Turning chaos into order

By Sarah Gianelli EBS Senior Editor

BIG SKY – A whole corner of Marin Palmer’s small apartment is devoted to art supplies—stacks of little drawers to organize her rock-hounding treasures, and overflowing baskets of paints, crayons and other crafting materials.

The 28 year old came to Big Sky just over five years ago. She was working in a Boyne Resorts’ ski and golf shop outside of Detroit, when she took a trip to Big Sky Resort and was blown away by the area’s beauty, especially iconic Lone Mountain.

“That mountain is such a classic,” Palmer said. “When you learn what mountains look like, that’s the mountain you draw. There are mountains everywhere, but this one is so striking.”

Within a year she relocated to Big Sky and continued to work for Boyne. Today she is the mountain coordinator, an administrative position in which she coordinates between all the mountain departments from lift and fleet maintenance to grooming.

“Pretty much everything that’s on the mountain that isn’t nature,” she said.

For a brief stint Palmer, who was raised in a highly creative environment, thought she would go into graphic design but had an inkling that ultimately it wasn’t for her.

“It was kind of nagging at me the whole time I was taking classes,” she said. “That maybe this isn’t for me. It wouldn’t be sacred anymore if it always meant doing something at someone’s behest … and I didn’t want my soul to shrivel up, like I thought it might.”

Palmer had always painted with acrylics and oil, but began experimenting with crayons in 2015 after seeing a video of melting and manipulating the wax with a hair dryer.

Her process has evolved since then, finding ways to create more depth and have more control over the liquid medium.

She starts by scribbling a loose image to guide her placement and color choice, and then starts shaving the crayons onto the canvas with a palette knife. She holds an industrial heat gun that can reach a temperature of 1,000 F over the canvas and paint- and wax-splattered table, careful not to get too close, but close enough to melt the shavings into speckles.

She adds more wax and trades in the heat gun for a hair dryer and proceeds to blow it around the canvas, the colors merging into visions of the cosmos. Lastly, she paints silhouettes over top—mountains, people—and adds multi-media accents, like metallic leafing for trees. Lately she’s been sealing her paintings with a glossy resin and some of her pieces glow in the dark.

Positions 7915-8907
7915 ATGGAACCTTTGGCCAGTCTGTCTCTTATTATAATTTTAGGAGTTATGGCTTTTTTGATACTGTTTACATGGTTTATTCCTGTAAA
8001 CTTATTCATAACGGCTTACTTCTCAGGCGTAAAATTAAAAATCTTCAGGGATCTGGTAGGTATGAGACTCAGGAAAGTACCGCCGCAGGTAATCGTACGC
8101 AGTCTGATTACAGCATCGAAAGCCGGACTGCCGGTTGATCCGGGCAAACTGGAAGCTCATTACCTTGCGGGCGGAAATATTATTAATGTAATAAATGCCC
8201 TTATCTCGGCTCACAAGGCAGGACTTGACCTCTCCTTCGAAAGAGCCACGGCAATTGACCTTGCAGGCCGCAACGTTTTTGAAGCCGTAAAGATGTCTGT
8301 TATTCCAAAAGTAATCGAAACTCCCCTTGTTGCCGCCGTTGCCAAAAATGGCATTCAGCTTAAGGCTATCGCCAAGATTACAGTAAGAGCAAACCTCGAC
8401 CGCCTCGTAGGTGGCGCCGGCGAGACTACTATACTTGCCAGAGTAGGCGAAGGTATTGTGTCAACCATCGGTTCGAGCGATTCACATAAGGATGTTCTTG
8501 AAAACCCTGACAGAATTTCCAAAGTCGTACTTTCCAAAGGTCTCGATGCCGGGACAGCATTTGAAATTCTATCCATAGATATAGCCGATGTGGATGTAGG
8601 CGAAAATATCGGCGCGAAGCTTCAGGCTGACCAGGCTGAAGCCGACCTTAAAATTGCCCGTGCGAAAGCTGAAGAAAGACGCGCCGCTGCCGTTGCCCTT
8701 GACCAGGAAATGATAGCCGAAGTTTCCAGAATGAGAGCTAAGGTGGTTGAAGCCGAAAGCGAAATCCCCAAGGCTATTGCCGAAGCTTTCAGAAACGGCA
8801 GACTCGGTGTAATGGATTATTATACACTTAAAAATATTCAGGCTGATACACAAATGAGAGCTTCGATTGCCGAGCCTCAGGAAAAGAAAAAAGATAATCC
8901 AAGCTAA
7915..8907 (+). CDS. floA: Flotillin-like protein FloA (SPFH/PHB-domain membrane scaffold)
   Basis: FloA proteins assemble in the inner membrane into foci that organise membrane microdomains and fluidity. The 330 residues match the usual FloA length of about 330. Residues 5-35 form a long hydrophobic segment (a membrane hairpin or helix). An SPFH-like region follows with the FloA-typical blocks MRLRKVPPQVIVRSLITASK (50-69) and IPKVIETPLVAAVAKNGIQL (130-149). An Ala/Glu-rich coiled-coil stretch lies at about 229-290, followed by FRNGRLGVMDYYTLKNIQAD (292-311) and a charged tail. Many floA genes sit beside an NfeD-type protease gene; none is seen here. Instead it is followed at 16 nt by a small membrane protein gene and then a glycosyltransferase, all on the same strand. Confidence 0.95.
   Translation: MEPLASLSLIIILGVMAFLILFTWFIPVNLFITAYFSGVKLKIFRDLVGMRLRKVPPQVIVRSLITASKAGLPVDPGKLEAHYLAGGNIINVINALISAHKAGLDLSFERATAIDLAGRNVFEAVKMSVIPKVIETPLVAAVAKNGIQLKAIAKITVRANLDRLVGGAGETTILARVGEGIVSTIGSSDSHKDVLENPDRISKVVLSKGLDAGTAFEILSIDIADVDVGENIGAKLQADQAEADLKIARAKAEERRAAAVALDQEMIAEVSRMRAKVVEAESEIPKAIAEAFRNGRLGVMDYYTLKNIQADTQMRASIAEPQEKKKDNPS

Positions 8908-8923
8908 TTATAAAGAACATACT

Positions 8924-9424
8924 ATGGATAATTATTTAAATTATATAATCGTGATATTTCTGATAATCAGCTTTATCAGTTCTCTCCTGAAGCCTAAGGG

“This is going to be like a reflection of the Milky Way,” she said about the painting before her.

As evidenced by her paintings, Palmer is captivated by the sky, particularly the night sky, and the novelty of replicating it has not yet worn off.

“This painting is kind of how I feel,” she said, pointing to a piece on her wall of a woman silhouetted beneath a star-studded sky. “It’s the sheer smallness you feel in looking at the sky … everything else is minimized. And when the lighting is just so, only for a couple minutes in the morning and evening, the colors in the sky are magical. I love all the different things the sky can do.”

Palmer also makes jewelry which, along with her paintings, she sells under the name Lone Peak Jewels.

She’s wearing one of her pieces—polished rectangles of moss agate strung on a leather cord with accents of brass. She bought a string of these particular stones, but more often she finds them in the natural world.

She pulls out drawer after drawer of tiny, raw stones: calcite from Red Cliff, sapphires from Philipsburg, garnets from Alder Gulch in Virginia City.

She takes out pendants of petrified wood from Cliff Like, and a bowl filled with a melted-down iridescent metal.

The bismuth starts as silvery chunks, but when melted down forms rainbow-hued metallic crystals that, with the change in their molecular structure, look like little imperfect temples that she fishes out of the molten metal and turns into studded earrings.

Making jewelry and painting fulfill Palmer in different ways.

“The jewelry-making is kind of like playing with Legos; you can make so many variations and that’s very stimulating to me,” she said.

Painting, she says, is more like magic.

“You see the mess [this painting] is right now, but to know it’s going to turn into a crazy galaxy, into exactly what I envision … I’m kind of amazed by that. It’s cathartic because it’s a resolution. You start with chaos and you end with order. I guess in a way I’m selling my therapy.”

In addition to having a booth at the Big Sky Farmers Market this summer, Palmer will have a show at Zocalo Coffee House in downtown Bozeman from mid-November to January. Her work can also be found on Etsy and Facebook by searching for Lone Peak Jewels.

The finished painting Palmer began during her interview with EBS. PHOTO BY MARIN PALMER